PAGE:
Budget Paper No. 1 Budget Speech The Treasurer’s speech to the Legislative Assembly describes the Government’s Budget strategy and key features of the 2007-08 Budget, together with the Bill presented to Parliament outlining appropriations for 2007-08. Budget Paper No. 2 Fiscal and Economic Outlook Meets the requirements of the Fiscal Integrity and Transparency Act. Includes a discussion of the Government’s fiscal strategy, the fiscal and economic outlook for 2007-08 and the forward estimates period, an overview of expenditure and revenue initiatives in the Budget, and current issues in public finance from the Territory’s perspective. The financial data provided meets the Territory’s obligations under the Uniform Presentation Framework (UPF) as agreed between governments. Budget Paper No. 3 The Budget Provides detailed information on the budgets of agencies and government business divisions in the Northern Territory budget sector, and focuses on the services and outputs delivered across Government. A summary of revenue information is also provided.

Budget Paper No. 4 The Infrastructure Program Presents a summary of the Government’s Infrastructure Program for all budget sector agencies, as well as detailed descriptions of 2007-08 capital projects for each agency. Expected committal dates for major projects in 2007-08 are also provided.

Treasurer’s Financial Reports
2005-06 Treasurer’s Annual Financial Report The Treasurer’s Annual Financial Report (TAFR) provides information about the financial performance and position of the Northern Territory Government. TAFR reports under the accrual framework and provides information on a sectoral basis (General Government, Public Non Financial Corporations, Non Financial Public Sector, Public Financial Corporations and Total Public Sector) in accordance with the Fiscal Integrity and Transparency Act and the UPF Agreement. It also includes notes to the accounts for the Total Public Sector and provides an explanation of key variations on an agency by agency basis in an unaudited section. 2006-07 Mid-Year Report The Fiscal Integrity and Transparency Act requires the Territory to publish a report before the end of February each year which revises the current year’s Budget projections and forward estimates. This interim report on the Territory’s Budget position also satisfies the Territory’s UPF reporting obligations. The report provides updated information to enable an assessment of the Government’s fiscal performance against the current fiscal strategy.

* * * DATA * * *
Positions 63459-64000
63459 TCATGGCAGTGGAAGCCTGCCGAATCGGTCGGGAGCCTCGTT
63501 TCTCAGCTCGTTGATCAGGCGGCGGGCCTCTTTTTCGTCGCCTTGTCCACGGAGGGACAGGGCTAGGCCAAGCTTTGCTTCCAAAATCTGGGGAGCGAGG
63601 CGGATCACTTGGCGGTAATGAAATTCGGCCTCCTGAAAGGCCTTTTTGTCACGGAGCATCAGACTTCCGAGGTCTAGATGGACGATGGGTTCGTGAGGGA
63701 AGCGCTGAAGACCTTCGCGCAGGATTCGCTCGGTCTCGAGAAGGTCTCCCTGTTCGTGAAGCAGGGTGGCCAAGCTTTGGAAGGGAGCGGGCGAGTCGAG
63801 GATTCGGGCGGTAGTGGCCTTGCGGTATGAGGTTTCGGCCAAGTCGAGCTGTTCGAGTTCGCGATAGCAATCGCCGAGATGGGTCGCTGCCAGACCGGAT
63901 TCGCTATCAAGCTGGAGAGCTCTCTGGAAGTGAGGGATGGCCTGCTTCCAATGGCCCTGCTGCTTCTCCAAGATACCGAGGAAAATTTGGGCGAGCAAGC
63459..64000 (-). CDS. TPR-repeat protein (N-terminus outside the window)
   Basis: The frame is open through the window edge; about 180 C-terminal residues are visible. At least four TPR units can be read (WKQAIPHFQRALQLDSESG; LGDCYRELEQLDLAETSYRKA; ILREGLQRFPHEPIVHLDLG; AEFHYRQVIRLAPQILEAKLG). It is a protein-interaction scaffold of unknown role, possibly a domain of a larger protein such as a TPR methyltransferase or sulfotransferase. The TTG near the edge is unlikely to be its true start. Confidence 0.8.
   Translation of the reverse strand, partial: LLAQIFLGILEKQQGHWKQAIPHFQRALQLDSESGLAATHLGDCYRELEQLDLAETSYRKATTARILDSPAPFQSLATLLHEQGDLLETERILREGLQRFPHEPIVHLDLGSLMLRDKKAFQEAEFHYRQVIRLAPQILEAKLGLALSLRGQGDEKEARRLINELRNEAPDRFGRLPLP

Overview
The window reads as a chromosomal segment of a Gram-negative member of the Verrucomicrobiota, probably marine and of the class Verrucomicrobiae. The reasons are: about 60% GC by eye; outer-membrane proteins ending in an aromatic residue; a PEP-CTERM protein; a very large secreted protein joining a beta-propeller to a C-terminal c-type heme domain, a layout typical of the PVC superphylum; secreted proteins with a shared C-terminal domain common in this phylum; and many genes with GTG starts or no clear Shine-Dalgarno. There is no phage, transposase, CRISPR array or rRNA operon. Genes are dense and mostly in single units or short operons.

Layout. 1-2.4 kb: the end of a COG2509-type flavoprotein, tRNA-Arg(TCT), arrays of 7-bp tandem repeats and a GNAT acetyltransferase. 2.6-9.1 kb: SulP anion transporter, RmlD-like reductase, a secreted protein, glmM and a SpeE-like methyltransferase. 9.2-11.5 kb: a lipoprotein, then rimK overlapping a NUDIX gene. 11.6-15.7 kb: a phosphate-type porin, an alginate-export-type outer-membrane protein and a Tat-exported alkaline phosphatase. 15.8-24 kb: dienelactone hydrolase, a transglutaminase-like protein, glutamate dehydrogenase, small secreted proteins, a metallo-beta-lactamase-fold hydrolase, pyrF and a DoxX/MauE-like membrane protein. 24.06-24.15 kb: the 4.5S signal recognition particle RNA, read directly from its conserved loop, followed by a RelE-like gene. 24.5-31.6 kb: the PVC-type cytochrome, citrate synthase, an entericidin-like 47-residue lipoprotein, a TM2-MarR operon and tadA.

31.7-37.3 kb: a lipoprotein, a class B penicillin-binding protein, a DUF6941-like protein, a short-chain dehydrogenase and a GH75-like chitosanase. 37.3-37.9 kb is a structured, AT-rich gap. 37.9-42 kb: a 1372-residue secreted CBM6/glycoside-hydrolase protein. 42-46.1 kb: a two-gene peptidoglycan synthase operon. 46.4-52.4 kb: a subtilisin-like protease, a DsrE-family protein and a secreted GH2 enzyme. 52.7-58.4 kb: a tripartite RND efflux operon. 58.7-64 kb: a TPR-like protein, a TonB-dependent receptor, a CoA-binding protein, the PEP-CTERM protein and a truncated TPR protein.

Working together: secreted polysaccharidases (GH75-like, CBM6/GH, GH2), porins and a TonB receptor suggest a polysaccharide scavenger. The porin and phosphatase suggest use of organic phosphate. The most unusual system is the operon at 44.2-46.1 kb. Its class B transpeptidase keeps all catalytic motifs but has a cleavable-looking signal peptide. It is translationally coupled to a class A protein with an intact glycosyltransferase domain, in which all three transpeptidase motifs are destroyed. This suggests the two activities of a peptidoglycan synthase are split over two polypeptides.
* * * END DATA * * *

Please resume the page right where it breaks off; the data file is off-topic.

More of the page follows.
Related Papers
Budget Overview Key features of the 2007-08 Budget are outlined. Northern Territory Economy A detailed assessment of the Territory economy, including recent performance and growth prospects, employment, population, trade, and Australian and international conditions. Includes chapters on the performance and outlook for major Territory industries. Economy Overview Presents a concise summary of each chapter within the Northern Territory Economy book. Regional Highlights A regional overview of the Government’s initiatives, programs and expenditures in the 2007-08 Budget. Business Highlights A summary of the Government’s initiatives, policies and programs designed to facilitate and assist the Territory business sector.

Appendixes